Then we started to talk to some of the other students in the group and they smiled, acted shy, and were completely respectful. This isn’t what we expect from our young people in this day and age. As we were leaving I caught up to another teacher and asked her who they were and she said 8th Graders from Sells Middle School in Dublin, Ohio. I usually cannot remember a name, but that name I have remembered. Later we all commented that Sells Middle School in Dublin, Ohio, must be doing something right because the students seemed to understand what “it’s” all about.
In comparison I’ll share another encounter we had just experienced at the Vietnam Memorial. We were standing at the statue of the three Soldiers representing that war and nearby were a group of students from another school. All four of us wore veteran’s hats depicting our service. My dad had WW II Veteran on his and my brother had Vietnam Veteran on his hat. An adult was explaining to the students what they were going to see as they walked around (basically monuments). The adult finished speaking and my dad pointed at my brother and said that here is a “real” Vietnam Veteran. This comment was ignored so I pointed at my dad and said here is a WW II Veteran. This also was ignored so we walked on over to the Wall shaking our heads. Not that we were ignored, but that they just didn’t seem to understand that they had an opportunity to talk to living, breathing, talking history and didn’t seem to care. You can see why we were so impressed with the Sells students.
Later at the WW II Memorial we encountered two other groups of 8th grade students at two different times. One group came in and a few students looked around, but most just sat down and waited until it was time to leave. I tried talking to a few of them, but they didn’t seem very interested in talking so I let it be. I don’t remember where they were from, but it wasn’t Ohio. They soon left without showing much interest in what they were looking at, or at least that is the impression I got.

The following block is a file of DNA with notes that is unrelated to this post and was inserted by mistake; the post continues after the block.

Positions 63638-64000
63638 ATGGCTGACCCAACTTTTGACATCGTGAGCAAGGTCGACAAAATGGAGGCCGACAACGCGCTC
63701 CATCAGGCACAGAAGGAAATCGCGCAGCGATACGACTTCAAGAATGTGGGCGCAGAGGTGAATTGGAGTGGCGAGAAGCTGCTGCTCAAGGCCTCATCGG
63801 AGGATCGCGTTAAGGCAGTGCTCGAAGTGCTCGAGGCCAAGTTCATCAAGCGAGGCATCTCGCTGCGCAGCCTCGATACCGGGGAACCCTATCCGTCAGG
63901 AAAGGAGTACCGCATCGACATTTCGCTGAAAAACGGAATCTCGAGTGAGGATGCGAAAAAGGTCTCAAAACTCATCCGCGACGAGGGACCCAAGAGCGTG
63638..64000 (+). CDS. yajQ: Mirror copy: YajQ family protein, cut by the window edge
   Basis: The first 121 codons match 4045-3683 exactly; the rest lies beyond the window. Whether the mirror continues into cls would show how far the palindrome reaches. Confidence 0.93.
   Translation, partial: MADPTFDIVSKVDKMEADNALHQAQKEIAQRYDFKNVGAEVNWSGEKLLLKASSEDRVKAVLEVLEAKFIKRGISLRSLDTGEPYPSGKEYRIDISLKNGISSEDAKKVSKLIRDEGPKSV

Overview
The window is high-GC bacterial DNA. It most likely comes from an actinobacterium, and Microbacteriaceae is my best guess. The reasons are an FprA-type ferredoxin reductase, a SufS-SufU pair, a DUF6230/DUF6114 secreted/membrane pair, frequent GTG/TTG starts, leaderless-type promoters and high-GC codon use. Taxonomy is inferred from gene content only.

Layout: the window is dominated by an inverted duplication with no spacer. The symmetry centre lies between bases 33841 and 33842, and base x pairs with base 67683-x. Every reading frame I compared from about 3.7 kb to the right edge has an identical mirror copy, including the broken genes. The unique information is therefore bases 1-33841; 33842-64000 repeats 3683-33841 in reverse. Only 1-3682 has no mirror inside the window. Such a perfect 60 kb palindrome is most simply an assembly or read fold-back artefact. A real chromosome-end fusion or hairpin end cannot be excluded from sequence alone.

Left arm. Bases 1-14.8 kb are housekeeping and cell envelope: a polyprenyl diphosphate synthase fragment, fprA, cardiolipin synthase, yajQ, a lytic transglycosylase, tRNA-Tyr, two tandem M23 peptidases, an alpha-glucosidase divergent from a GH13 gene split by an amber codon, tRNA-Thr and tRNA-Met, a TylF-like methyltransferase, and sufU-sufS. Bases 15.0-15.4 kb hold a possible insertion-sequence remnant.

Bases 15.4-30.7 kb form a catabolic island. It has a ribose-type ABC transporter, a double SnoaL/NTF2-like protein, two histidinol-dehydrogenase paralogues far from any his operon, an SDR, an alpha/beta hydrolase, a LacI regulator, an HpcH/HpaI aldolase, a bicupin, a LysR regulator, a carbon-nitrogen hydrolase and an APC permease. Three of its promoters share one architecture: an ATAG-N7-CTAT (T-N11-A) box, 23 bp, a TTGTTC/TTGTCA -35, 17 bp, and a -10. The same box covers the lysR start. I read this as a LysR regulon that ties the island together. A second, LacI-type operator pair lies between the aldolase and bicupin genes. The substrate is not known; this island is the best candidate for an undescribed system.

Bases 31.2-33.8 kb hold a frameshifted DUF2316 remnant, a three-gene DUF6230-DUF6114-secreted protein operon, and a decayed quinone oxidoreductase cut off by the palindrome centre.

The second group came in the Memorial and looked around and as they walked by the four of us sitting in a line on a bench, I started talking to a few of the students. They were friendly and talkative so I told them they should go visit with my father which they did. Before long they were getting pictures with us and shaking our hands and thanking us for our service so I took a good look at their name tags and saw Grizzell and Dublin, Ohio. They explained that Sells and Grizzell were both visiting DC. Several more Grizzell students came over and talked to us about their relatives’ service and what they planned to do in the future and took many pictures before they left the Memorial. About 5 or 10 minutes later the Grizzell students returned and walked down our line shaking our hands, thanking each of us for our service, and exclaiming how “awesome” we were. They started with dad and went right down the line. I’m not sure if every student from Grizzell shook our hands, but it sure seemed like it. I also don’t know who got them to do that, but after our two encounters with Dublin Middle School students I wouldn’t be at all surprised if the students didn’t do it on their own.
It doesn’t take much to understand that one outstanding group of students from a school district is the product of a teacher or how a school’s administration sets policy. However, two groups from two different “Middle Schools” is the product of the district.